Before I watched this animated feature and its second part, 'The Dark Knight Returns - Part 2', I had considered animated features based on the 'Batman' mythos to be quite a cosy way of filling an otherwise empty evening. They had their own level of violence that, at times, could be a little too graphic, but they were still a guilty pleasure of mine.
'The Dark Knight Returns - Part 1' changed quite a bit of that. As a 'Batman' feature, it is quite intense, in a similar vein to the 2011 adaptation of Frank Miller's 'Batman: Year One' -- only more so.
From the beginning, it is clear that we are in a different time, sat in with a Bruce Wayne and a Gotham City that are not quite right. Make no mistake, they are still the characters made familiar to us over time but, as they say, 'this is not your father's Batman'.
Parents should be warned that most of the DC Animated Original Films are not aimed at young children (even adults may find them a little distasteful in parts), and this one is no exception. Blood, gore, suicide pacts and 'surgery' in a mud pool ensue. This is a very violent, post-modern Gotham, not too unlike Christopher Nolan's 'The Dark Knight Trilogy', and younger children are better directed towards either Adam West or, if animated, then 'Batman: The Animated Series' and its successors.
With that aside, this is a very engaging animated film that shares a lot in common with Frank Miller's original source illustrated novel. Some scenes are switched around, redacted or, in some cases, even enhanced, making this quite an interesting watch for general Batman fans and fans of this specific comic book. As an aside, the comic book behind this feature was part of the inspiration behind Tim Burton's original 'Batman' film in 1989.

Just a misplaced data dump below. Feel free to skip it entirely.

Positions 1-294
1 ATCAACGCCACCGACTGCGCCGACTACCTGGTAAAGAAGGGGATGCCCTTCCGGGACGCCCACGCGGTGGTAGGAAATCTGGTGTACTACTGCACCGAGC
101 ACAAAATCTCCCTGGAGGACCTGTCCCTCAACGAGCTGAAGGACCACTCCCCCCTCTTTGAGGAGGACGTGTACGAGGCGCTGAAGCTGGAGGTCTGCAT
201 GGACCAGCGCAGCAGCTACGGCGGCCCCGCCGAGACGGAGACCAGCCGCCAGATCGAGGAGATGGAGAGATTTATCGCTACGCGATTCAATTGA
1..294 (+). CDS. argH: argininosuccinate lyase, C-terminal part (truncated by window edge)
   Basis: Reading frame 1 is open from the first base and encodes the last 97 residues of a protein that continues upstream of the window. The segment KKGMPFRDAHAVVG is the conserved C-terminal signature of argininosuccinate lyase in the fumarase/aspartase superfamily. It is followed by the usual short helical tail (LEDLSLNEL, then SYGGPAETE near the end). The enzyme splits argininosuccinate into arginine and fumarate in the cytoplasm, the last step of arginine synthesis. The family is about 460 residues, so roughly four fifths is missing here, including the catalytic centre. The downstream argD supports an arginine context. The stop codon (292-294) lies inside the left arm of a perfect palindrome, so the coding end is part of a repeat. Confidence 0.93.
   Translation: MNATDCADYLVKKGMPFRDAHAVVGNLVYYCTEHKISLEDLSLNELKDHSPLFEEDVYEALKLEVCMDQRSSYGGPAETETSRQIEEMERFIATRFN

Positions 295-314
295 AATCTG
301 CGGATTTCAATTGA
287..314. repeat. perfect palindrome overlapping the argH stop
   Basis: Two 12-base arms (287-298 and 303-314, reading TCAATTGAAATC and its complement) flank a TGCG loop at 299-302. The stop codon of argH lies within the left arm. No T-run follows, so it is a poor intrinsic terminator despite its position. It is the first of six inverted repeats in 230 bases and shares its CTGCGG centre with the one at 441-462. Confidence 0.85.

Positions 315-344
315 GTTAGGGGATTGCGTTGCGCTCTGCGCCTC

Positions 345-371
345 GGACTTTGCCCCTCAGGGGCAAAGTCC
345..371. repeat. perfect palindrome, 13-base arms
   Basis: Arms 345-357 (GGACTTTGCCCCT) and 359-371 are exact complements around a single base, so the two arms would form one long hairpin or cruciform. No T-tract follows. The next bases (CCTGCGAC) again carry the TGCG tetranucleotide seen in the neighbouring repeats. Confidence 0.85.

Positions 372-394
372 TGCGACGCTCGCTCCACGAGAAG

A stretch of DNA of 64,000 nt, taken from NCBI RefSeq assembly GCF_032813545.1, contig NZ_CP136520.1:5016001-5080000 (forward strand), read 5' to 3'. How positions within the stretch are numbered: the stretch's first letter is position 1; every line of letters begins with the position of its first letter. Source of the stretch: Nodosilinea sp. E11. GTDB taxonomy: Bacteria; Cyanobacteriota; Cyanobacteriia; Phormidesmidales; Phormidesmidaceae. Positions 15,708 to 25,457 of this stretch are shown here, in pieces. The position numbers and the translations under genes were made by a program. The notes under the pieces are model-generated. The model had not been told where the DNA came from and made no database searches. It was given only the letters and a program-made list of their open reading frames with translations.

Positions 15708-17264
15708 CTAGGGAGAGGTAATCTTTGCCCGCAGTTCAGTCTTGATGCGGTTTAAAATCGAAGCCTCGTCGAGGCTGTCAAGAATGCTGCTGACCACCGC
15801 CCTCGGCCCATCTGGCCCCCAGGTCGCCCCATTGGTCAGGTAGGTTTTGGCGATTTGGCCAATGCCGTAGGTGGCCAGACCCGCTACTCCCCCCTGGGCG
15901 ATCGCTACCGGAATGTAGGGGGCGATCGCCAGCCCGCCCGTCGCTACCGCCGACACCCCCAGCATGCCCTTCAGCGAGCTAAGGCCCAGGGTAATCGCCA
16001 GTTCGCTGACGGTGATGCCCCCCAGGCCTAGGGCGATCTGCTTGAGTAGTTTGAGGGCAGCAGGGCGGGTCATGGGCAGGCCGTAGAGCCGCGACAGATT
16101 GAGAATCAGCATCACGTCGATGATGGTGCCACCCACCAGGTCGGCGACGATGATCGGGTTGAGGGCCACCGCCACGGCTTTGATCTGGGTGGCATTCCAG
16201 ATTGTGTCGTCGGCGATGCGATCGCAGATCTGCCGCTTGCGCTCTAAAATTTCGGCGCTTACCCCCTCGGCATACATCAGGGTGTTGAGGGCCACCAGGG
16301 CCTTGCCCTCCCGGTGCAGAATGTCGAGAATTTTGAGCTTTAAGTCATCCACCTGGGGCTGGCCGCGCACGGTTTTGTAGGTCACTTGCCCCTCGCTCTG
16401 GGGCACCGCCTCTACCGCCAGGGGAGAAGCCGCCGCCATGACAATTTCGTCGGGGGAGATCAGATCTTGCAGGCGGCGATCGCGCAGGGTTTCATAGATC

Peter 'Robocop' Weller provides the voice of a very beleaguered Batman/Bruce Wayne, whilst Michael Jackson (not to be confused with the late Prince of Pop) provides the voice of his faithful, yet ageing valet, Alfred Pennyworth. Screen stalwart, David Selby also lends his voice to the similarly past-his-prime Commissioner Gordon, whilst Wade Williams (who previously voiced Black Mask in the 2010 feature, 'Batman: Under The Red Hood') provides a fresh and surprising look at Harvey 'Two-Face' Dent. But the major scene-stealing performances here are from Ariel Winter as Carrie Kelley, who those unfamiliar with the story may be shocked to find allying herself with Batman, and from Gary Anthony Williams as The Mutant Leader - a more dangerous Killer Croc-style villain who is the mastermind behind many of the events at this stage of the story.
Christopher Drake who, by this time, had provided the musical score (either in whole or in part) to several Batman features since the 2008 release of 'Batman: Gotham Knight', infuses the proceedings with an incredibly edge-of-the-seat and sometimes moving and haunting series of compositions. A word to the wise, however: even though some commentators have accused Drake of lifting some of Hans Zimmer's ideas for his score to 'The Dark Knight Rises' (2012), this is, in fact, 1980s-style music. It holds a retrospective quality that, perhaps, Mr. Zimmer also wanted to infuse in his score owing to the fact that that film's inspiration was drawn heavily from Frank Miller's comic book 'The Dark Knight Returns'. At the end of the day, Batman is not exactly synonymous with 1980s-style music, so both composers reached a satisfactory quality in their respective scores without allowing their work to sound like a who's-who of artists of the 1980s.
Many of the same creative talents behind 'Batman: The Animated Series', such as Bruce Timm and Andrea Romano, return to adapt a tale that helps to put the 'dark' in 'Dark Knight', making The Batman an incredibly scary and disturbing character once again!
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